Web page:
LulzSec hacks, user data compromised

fail boatHacker group LulzSec, responsible for the PBS hack earlier this week, promised it would soon strike Sony. Today, the hackers delivered. LulzSec claims to have infiltrated and accessed its user database. “We recently broke into and compromised over 1,000,000 users’ accounts, personal information, including passwords, e-mail addresses, home addresses, dates of birth, and all Sony opt-in data associated with their accounts,” the group says.

LulzSec also defends its purposes, saying it simply wants to reveal Sony’s lack of care with such sensitive information. According to the statement, the hackers used an SQL injection to compromise the site. “Why do you put such faith in a company that allows itself to become open to these simple attacks?” they ask, saying that the data also wasn’t encrypted.

lulzsec twitterLulzSec is calling its anti-Sony campaign “Sownage” and broadcasting its developments on its Twitter page. The hackers made the stolen data available but the site containing the information was taken down. Meanwhile, is still up and running. In its statement, LulzSec also made a plea for donations – one that is apparently being well received, as it’s apparently been gifted $40 over the last few hours. That might seem like a meager sum, but give it time.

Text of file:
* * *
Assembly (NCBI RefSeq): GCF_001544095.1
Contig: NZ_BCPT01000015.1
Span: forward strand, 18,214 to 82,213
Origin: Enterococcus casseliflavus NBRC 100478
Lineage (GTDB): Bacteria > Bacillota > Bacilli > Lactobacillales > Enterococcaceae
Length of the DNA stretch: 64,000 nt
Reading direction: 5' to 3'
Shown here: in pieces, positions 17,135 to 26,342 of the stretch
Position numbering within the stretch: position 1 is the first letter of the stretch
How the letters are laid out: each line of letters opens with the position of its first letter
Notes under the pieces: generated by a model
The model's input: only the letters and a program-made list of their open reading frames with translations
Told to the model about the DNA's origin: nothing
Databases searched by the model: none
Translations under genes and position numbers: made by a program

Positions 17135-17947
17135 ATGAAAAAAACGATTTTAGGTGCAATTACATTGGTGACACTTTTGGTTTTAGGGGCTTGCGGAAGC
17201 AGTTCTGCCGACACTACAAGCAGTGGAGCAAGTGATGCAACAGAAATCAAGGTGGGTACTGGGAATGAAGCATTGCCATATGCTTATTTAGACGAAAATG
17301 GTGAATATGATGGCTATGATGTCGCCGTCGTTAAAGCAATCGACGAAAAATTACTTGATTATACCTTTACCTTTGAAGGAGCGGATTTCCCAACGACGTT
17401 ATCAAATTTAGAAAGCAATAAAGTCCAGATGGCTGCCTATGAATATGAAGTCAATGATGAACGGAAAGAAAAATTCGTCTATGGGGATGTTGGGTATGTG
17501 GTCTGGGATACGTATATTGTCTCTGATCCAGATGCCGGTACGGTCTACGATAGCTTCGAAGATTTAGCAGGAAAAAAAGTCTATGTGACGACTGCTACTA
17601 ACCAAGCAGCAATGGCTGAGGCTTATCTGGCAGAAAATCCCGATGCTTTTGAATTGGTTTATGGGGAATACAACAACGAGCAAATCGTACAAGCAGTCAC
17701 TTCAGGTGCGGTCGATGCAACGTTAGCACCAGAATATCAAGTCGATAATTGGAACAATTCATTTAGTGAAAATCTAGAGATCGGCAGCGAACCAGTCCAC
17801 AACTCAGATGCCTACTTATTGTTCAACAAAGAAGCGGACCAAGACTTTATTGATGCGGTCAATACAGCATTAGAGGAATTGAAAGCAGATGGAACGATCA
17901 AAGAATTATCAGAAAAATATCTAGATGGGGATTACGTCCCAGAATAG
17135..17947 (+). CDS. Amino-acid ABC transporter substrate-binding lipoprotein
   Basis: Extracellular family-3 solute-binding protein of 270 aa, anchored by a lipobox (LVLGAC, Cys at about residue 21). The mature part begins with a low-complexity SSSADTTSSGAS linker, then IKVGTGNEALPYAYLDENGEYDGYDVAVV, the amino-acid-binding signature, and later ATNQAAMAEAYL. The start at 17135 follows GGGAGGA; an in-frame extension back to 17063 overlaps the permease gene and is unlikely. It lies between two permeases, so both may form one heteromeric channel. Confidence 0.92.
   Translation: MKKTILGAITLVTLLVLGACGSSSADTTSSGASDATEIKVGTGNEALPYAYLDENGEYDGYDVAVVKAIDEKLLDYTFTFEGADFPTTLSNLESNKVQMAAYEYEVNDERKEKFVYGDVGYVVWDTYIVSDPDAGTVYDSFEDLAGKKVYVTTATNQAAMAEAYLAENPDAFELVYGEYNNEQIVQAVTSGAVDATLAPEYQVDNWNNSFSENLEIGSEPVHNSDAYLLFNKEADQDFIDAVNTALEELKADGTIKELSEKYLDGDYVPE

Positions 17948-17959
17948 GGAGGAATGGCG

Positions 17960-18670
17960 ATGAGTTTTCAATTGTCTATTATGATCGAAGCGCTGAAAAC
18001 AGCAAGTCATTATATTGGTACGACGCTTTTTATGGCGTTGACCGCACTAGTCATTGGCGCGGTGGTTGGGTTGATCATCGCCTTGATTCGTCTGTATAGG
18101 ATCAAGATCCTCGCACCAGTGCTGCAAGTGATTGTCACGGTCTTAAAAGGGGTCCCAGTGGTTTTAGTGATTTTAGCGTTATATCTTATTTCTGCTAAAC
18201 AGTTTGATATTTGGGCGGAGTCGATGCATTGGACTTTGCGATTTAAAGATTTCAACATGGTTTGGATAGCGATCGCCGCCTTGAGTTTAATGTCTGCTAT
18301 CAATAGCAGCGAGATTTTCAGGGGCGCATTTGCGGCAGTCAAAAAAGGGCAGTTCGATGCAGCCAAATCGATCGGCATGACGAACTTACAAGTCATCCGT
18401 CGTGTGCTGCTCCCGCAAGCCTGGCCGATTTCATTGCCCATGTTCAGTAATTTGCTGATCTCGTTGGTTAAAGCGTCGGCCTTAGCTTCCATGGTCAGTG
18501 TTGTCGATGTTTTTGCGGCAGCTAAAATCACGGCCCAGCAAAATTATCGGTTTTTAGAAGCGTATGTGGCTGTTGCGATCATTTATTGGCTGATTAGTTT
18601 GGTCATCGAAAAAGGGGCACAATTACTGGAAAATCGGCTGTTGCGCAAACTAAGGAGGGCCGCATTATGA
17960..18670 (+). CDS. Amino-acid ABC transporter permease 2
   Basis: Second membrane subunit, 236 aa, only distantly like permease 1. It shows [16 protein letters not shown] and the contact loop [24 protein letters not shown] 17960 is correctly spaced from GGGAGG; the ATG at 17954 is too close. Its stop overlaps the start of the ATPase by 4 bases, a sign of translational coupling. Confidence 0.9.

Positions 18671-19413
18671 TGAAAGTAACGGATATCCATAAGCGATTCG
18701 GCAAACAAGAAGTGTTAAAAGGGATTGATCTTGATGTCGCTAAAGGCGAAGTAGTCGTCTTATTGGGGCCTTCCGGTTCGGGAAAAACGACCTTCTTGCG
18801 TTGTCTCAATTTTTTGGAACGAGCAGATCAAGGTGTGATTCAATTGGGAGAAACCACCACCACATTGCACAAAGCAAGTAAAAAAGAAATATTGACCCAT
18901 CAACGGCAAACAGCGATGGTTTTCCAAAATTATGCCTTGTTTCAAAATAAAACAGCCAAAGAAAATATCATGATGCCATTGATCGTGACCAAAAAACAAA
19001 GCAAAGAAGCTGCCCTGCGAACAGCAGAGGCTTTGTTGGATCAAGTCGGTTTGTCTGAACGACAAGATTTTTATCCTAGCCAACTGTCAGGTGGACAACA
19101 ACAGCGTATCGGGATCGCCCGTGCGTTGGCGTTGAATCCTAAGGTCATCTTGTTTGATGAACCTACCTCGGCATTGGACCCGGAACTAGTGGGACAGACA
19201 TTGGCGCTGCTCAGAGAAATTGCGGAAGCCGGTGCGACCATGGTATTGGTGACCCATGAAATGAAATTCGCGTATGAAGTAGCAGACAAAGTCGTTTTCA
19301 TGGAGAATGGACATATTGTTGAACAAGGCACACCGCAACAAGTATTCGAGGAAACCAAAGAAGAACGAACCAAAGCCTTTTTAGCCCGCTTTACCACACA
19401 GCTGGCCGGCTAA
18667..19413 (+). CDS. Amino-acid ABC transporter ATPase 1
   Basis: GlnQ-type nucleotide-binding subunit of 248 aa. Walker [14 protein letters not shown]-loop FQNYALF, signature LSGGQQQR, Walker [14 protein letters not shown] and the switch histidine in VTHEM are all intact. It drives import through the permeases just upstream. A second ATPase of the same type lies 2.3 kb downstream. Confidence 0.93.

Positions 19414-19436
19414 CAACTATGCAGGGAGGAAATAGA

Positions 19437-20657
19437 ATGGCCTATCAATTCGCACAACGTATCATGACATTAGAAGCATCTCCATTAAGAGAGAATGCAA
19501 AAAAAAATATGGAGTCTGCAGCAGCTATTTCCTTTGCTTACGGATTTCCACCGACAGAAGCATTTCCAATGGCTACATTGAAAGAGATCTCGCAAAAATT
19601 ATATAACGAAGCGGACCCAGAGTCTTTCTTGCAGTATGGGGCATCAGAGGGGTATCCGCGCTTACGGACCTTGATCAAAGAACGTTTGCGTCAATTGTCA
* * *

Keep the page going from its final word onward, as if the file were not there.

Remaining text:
Sony was finally able to restore its PSN services today after over a month of darkness. Unfortunately, this new development once again draws attention to what appears to be a continuously failing security system. User trust has been shaken, and hackers are beginning to make a game out of breaking into various Sony web properties. Sony has not made a comment on the state of, but if as much user data has been lost, we expect it will have to very soon. Hopefully, the company has learned from its past mistakes with the PlayStation incident and will inform account holders in a more timely manner.